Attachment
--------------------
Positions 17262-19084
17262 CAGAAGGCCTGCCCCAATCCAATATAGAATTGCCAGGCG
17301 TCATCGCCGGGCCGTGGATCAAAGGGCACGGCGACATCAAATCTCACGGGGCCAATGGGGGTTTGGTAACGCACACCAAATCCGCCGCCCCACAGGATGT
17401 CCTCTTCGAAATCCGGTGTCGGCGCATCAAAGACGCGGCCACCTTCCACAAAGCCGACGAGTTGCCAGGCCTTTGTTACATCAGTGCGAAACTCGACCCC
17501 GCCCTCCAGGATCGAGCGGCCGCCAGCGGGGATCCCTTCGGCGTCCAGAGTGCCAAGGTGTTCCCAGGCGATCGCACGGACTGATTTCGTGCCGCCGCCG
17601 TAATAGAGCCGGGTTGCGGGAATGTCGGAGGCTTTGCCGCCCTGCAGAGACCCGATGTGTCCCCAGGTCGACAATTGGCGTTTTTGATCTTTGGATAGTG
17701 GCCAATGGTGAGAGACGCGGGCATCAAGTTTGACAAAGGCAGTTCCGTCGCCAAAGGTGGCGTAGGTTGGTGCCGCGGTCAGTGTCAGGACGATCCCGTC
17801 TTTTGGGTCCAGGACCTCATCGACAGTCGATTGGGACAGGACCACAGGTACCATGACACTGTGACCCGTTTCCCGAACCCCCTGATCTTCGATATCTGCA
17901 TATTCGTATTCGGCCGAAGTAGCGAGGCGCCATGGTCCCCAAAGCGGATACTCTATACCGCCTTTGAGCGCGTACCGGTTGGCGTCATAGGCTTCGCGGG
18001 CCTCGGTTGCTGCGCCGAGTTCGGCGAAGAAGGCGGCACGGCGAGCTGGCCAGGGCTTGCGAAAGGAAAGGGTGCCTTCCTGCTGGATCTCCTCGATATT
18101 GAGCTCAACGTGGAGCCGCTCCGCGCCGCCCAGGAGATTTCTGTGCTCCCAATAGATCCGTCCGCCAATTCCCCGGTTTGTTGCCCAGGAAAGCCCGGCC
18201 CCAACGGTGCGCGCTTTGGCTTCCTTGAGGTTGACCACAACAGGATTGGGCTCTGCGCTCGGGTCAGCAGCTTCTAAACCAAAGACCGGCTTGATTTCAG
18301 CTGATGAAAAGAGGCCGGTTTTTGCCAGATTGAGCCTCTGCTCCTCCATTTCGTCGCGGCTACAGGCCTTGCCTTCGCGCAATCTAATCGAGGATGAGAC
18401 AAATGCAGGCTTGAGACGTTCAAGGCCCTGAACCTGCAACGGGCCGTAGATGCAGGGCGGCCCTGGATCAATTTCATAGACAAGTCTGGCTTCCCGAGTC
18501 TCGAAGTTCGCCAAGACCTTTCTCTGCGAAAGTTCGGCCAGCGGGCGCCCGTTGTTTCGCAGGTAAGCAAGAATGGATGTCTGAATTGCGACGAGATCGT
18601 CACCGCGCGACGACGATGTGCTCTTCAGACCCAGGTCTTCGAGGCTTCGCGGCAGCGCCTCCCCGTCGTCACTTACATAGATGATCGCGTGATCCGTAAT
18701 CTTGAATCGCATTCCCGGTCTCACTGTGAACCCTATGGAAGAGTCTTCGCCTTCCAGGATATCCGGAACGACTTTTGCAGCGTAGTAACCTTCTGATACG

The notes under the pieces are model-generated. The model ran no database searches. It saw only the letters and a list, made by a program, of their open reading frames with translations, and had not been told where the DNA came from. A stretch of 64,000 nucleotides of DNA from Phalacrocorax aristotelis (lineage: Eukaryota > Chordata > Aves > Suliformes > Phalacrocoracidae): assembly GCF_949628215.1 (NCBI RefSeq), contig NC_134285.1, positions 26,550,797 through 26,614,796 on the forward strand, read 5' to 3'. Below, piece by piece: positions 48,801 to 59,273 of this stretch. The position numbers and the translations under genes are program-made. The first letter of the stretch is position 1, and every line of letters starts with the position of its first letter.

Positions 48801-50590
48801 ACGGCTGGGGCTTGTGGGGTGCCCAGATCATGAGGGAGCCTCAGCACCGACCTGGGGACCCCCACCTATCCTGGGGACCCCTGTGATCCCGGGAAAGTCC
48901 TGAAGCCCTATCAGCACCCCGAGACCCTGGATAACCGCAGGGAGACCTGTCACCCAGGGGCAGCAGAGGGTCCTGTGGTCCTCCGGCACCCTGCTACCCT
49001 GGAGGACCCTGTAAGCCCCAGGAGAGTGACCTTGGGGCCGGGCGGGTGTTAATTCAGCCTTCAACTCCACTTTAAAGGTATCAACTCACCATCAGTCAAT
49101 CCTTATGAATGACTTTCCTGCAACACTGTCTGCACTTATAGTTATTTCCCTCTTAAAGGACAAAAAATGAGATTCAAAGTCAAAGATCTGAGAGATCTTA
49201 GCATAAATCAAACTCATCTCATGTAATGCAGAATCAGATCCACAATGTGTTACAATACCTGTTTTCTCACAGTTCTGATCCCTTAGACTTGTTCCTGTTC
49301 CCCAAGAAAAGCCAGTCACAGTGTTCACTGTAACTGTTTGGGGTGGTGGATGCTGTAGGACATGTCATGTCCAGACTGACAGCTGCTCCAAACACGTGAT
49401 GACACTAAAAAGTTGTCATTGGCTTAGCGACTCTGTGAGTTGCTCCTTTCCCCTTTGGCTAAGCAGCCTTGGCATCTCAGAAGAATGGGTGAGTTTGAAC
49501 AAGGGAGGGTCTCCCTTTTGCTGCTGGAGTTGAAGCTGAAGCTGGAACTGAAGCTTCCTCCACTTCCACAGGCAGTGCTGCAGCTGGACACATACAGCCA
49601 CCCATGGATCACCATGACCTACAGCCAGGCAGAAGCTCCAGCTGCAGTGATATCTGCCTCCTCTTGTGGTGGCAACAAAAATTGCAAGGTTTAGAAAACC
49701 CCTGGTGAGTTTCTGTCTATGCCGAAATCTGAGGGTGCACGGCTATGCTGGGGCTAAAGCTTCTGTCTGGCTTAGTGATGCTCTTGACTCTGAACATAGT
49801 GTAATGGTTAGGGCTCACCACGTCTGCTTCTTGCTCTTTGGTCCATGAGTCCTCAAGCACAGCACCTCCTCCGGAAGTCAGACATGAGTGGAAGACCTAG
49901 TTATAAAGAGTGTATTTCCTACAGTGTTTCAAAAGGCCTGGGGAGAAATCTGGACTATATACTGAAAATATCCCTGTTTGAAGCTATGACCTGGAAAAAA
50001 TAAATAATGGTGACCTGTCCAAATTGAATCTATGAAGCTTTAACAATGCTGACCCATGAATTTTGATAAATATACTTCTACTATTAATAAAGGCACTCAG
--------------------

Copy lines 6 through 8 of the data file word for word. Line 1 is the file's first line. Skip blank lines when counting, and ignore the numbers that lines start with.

17601 TAATAGAGCCGGGTTGCGGGAATGTCGGAGGCTTTGCCGCCCTGCAGAGACCCGATGTGTCCCCAGGTCGACAATTGGCGTTTTTGATCTTTGGATAGTG
17701 GCCAATGGTGAGAGACGCGGGCATCAAGTTTGACAAAGGCAGTTCCGTCGCCAAAGGTGGCGTAGGTTGGTGCCGCGGTCAGTGTCAGGACGATCCCGTC
17801 TTTTGGGTCCAGGACCTCATCGACAGTCGATTGGGACAGGACCACAGGTACCATGACACTGTGACCCGTTTCCCGAACCCCCTGATCTTCGATATCTGCA